With claims that a plan from the mayor of New York’s office to create up to 18,000 livery cabs would create unfair competition with the city’s yellow cabs, an association of credit union lenders has filed a lawsuit to halt the effort.
The Taxicab Service Association said it filed on April 27 in New York State Supreme Court seeking to invalidate the HAIL Act. According to the group, the act embodies Mayor Michael Bloomberg’s 2011 plan to create a new class of up to 18,000 liveries authorized to pick up street hails in Brooklyn, Queens, the Bronx, Staten Island and much of Manhattan.
The TSA said the act is in direct competition with New York’s yellow cabs, and it authorizes the mayor alone to flood the market with 2,000 new yellow cab medallions. TSA works exclusively with credit union lenders who finance medallions. Taxi medallions are licenses that allow for the ownership and operation of a taxi. The association’s members are the New York-based $1.7 billion Melrose Credit Union, the $578 million Progressive Credit Union, the $133 million Montauk Credit Union and the $232 million Lomto Federal Credit Union.
The group is also claiming that HAIL will devalue yellow taxi medallions and potentially trigger a credit crisis for the $5 billion medallion lending industry. According to the suit, New York’s
Taxi and Limousine Commission has illegally begun to implement the act without a proper review of the potentially impact of 18,000 street hail livery vehicles on the city's air and noise quality, traffic congestion and neighborhood character.
A comment from Bloomberg’s office was not available by press time.
The lawsuit alleged that New York has pocketed hundreds of millions of dollars through yellow cab medallion auctions by making representations of yellow cab street hail exclusivity and that medallion lenders' and owners' investments are now at risk of massive devaluation as a direct and foreseeable result of the mayor's borough street hail program.
The lawsuit seeks a declaration that the HAIL Act is illegal and an injunction to prevent its implementation.
“The livery street hail law is illegitimate and irresponsible,” said TSA President Richard Kay, in a statement. “We and other industry representatives tried mightily to work with the mayor's representatives and the TLC to craft an acceptable piece of legislation.”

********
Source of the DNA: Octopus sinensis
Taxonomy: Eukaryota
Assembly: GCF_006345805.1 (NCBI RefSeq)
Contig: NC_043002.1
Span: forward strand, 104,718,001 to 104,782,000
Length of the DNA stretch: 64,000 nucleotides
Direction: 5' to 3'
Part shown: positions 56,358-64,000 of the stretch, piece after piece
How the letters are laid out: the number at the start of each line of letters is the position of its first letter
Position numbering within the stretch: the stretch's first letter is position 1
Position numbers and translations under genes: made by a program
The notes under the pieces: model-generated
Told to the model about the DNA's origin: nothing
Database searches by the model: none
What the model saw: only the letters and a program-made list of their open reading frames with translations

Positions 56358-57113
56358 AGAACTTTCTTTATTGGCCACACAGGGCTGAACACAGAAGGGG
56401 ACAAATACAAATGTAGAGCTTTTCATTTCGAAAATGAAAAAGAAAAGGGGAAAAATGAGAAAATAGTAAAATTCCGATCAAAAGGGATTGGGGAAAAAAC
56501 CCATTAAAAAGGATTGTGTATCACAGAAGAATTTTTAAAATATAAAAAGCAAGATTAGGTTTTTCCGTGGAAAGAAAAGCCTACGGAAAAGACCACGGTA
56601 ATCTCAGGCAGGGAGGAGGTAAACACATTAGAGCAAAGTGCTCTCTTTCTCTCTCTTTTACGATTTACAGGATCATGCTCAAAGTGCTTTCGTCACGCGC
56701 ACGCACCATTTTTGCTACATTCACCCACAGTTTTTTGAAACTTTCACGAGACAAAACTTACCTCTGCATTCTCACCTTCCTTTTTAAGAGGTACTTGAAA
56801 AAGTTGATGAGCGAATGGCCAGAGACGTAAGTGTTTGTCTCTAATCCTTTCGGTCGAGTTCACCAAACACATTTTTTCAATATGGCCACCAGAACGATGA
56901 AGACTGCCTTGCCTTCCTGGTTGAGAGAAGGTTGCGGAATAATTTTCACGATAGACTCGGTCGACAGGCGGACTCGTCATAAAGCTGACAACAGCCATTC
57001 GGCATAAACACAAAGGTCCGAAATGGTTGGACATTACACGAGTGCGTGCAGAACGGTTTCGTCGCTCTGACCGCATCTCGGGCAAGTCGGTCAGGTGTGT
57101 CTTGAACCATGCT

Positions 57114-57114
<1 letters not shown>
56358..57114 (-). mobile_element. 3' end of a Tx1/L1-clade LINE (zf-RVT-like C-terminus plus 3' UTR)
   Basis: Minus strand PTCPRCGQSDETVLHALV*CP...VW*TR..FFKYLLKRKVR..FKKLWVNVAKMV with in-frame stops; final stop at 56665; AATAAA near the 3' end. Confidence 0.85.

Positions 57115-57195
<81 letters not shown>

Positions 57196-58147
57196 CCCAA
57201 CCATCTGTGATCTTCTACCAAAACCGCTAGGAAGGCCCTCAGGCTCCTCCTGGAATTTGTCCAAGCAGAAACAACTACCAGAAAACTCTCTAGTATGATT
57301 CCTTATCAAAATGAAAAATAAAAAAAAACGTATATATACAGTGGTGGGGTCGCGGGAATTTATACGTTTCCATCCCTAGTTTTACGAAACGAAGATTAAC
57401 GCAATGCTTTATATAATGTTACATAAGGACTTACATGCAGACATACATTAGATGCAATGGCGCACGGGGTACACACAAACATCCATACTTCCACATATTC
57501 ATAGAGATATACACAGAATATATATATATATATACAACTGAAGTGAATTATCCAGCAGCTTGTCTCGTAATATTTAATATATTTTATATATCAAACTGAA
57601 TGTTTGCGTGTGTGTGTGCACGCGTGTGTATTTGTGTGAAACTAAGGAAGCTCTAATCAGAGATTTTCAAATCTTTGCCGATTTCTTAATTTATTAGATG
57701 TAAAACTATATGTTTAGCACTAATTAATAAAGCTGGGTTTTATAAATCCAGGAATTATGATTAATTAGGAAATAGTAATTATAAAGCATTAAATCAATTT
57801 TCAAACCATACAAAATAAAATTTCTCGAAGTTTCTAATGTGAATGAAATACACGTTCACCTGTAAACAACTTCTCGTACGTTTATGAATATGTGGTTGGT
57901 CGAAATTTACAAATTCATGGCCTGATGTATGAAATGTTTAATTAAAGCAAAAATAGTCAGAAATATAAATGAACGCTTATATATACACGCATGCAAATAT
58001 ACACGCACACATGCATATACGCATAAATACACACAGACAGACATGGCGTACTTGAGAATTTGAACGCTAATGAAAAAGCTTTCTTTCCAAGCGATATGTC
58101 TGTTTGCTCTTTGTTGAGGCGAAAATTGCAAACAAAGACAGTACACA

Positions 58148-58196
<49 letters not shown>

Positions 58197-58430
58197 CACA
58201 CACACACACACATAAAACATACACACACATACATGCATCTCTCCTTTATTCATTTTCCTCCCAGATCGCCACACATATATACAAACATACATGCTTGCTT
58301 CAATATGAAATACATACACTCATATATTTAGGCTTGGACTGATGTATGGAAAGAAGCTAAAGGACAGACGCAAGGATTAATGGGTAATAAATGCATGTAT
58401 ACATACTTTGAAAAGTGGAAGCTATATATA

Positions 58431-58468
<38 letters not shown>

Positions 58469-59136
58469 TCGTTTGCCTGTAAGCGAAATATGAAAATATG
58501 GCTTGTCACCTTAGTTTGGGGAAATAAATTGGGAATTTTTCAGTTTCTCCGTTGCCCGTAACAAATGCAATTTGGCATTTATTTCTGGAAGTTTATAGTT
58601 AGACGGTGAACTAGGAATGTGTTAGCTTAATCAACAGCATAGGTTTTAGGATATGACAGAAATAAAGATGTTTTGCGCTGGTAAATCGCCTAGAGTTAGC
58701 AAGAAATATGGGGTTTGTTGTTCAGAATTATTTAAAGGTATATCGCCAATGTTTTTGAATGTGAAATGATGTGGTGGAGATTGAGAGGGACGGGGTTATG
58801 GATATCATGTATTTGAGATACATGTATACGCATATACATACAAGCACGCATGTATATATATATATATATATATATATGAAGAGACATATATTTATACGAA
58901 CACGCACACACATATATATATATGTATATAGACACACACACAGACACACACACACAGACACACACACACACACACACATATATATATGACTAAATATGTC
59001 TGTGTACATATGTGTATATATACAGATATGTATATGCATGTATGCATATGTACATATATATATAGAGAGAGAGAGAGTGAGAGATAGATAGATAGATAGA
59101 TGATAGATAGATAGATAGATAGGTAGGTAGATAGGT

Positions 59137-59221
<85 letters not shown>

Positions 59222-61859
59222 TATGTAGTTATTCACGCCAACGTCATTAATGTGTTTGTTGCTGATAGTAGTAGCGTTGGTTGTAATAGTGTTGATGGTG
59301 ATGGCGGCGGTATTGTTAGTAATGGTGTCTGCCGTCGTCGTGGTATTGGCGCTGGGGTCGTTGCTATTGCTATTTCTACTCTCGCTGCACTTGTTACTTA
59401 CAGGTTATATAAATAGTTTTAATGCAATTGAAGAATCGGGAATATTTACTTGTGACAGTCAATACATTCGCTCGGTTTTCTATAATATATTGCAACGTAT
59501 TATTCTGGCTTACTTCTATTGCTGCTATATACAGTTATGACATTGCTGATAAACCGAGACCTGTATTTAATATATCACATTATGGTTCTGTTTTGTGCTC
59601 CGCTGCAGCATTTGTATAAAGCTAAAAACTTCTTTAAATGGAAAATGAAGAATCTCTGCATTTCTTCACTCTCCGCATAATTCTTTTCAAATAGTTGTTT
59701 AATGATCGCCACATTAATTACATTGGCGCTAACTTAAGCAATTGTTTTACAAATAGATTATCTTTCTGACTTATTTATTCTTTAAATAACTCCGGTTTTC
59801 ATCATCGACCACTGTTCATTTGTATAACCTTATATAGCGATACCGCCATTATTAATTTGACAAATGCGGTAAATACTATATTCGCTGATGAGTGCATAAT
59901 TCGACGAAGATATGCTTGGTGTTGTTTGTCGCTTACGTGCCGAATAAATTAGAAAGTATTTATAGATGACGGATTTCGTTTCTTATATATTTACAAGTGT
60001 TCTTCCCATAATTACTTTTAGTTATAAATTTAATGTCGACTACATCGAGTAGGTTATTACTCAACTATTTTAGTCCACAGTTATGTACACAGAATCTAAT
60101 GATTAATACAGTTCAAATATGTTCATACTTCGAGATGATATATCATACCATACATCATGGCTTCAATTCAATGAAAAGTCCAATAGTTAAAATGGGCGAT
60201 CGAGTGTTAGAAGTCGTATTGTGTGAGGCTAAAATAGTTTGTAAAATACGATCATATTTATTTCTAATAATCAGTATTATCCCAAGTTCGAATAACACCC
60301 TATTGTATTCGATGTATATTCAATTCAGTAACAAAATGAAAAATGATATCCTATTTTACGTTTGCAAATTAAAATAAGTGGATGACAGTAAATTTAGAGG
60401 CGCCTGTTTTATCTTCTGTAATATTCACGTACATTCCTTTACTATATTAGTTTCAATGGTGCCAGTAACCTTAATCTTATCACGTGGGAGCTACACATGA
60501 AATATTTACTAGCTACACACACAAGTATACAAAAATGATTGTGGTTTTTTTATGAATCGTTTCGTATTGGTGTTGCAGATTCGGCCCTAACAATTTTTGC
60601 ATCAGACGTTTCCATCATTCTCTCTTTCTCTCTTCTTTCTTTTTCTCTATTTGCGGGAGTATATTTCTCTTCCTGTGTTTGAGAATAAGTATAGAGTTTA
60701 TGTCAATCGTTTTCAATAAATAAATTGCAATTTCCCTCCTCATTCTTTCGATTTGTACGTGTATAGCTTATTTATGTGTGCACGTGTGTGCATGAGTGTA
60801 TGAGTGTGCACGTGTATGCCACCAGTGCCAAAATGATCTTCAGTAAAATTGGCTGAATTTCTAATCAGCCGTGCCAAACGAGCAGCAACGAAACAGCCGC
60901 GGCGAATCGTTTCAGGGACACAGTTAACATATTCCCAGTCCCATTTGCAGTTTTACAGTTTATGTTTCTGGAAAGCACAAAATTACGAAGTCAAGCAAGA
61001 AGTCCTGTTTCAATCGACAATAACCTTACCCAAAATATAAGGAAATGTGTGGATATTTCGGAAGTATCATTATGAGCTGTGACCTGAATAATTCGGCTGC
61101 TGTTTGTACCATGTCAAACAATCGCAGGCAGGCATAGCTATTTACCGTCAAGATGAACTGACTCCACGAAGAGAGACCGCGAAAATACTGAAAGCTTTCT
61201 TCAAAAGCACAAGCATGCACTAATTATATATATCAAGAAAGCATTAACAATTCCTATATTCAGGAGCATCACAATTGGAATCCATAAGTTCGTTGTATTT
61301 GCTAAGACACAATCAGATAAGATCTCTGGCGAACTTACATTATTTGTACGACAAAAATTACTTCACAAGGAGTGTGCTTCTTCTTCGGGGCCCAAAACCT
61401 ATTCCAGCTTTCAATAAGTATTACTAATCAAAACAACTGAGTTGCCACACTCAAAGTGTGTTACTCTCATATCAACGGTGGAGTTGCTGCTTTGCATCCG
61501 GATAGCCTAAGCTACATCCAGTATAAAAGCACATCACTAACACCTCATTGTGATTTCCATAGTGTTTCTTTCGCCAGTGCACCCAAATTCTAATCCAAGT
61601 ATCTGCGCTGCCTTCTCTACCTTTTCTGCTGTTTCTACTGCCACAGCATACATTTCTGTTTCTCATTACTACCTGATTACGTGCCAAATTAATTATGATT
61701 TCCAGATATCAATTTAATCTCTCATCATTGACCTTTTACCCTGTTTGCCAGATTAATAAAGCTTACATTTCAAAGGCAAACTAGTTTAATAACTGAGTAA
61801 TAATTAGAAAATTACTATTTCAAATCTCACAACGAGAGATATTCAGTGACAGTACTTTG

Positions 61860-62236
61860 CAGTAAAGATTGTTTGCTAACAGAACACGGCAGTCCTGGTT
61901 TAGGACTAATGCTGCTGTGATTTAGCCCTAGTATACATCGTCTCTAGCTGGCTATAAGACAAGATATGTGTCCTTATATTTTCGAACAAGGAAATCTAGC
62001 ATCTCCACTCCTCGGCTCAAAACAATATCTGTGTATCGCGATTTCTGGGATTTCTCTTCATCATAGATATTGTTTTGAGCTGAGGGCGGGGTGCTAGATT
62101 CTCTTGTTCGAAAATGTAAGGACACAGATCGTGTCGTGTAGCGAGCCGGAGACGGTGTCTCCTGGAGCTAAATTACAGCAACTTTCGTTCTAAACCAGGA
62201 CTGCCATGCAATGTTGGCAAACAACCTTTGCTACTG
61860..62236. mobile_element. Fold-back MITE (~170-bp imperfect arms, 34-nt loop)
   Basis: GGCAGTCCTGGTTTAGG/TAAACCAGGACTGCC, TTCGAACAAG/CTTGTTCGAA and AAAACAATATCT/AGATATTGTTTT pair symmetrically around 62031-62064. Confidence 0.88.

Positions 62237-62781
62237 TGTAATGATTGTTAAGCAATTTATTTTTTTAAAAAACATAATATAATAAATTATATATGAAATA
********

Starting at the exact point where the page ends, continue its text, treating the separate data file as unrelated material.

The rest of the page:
“The taxi industry was built on the backs of our member not-for-profit credit unions and other lenders, and by the sweat of hard-working, largely minority medallion owners and drivers,” Kay said. “Now what are we left with?”
Several credit unions offer financing for taxi medallions and have managed to build niche portfolios with the loans. The NCUA issued an opinion letter in 2010 stating that a CUSO can act as a loan broker for loans used to finance the purchase of New York City taxi medallions.
That same year, several credit unions partnered with the San Francisco Municipal Transportation Agency to launch a taxi medallion sales pilot program. The $815 million San Francisco Federal Credit Union and its partners the $133 million Montauk Credit Union in New York, the $525 million San Francisco Fire Credit Union and the $714 million San Francisco Police Credit Union were the first to sign on with the city to offer lending services to facilitate the transfer of San Francisco taxi medallions.
Since offering the financing, the three San Francisco credit unions have funded more than 195 loans totaling $38 million, said Steven Stapp, president/CEO of San Francisco FCU.
“So, far it has been going very well. We have a very good partnership with the SFMTA,” Stapp said.
San Francisco’s taxi drivers are eager to meet with the credit unions because they want to know how the medallion transactions work, which can be complex, Stapp said. Lenders also meet with the sellers of the medallion.
Stapp said several good outcomes from the pilot program are keeping up with the volume as well as being to provide member education opportunities.
The SFMTA’s program is still in a pilot phase but is expected to be permanent by the end of the year, Stapp noted.
Of the TSA lawsuit, Stapp said he heard a few details and feels that there may be some merits to the group’s case. In San Francisco, the medallions are controlled by the SFMTA. Financial institutions participating in the pilot program work with the agency on the economic advantages a taxi driver can generates, he explained.
“We have a joint mission to make sure the medallion is affordable. Our taxi drivers want to own the medallion and the loan facilitates that,” Stapp said. “My understanding is in New York, it’s more of an investor market. They anticipate selling later at a higher price.”
While San Francisco’s program is not near the scope of the one in New York, Stapp said there have been discussions with the SFMTA to add more taxis and on how much the market can bear.
Since offering the medallion loans, there have not been any delinquencies and defaults among the credit unions offering them, Stapp said. Another difference between San Francisco and New York is the lenders underwrite to the individual and the collateral value of the medallion, he pointed out.
“We require all taxi cab drivers to provide tax returns and we revalidate the loan back to the driver each year,” Stapp said. “I believe in New York and in some other markets, they simply look at the underwriting value.”
Because of those steps, Stapp said it doesn’t foresee having any delinquencies or defaults.
“We believe these practices are what the NCUA wants us to follow,” he said. “For us, in amortizing a loan, if a taxi driver decides to sell after six to 12 months, they can sell it for full value and recoup some of the costs there.”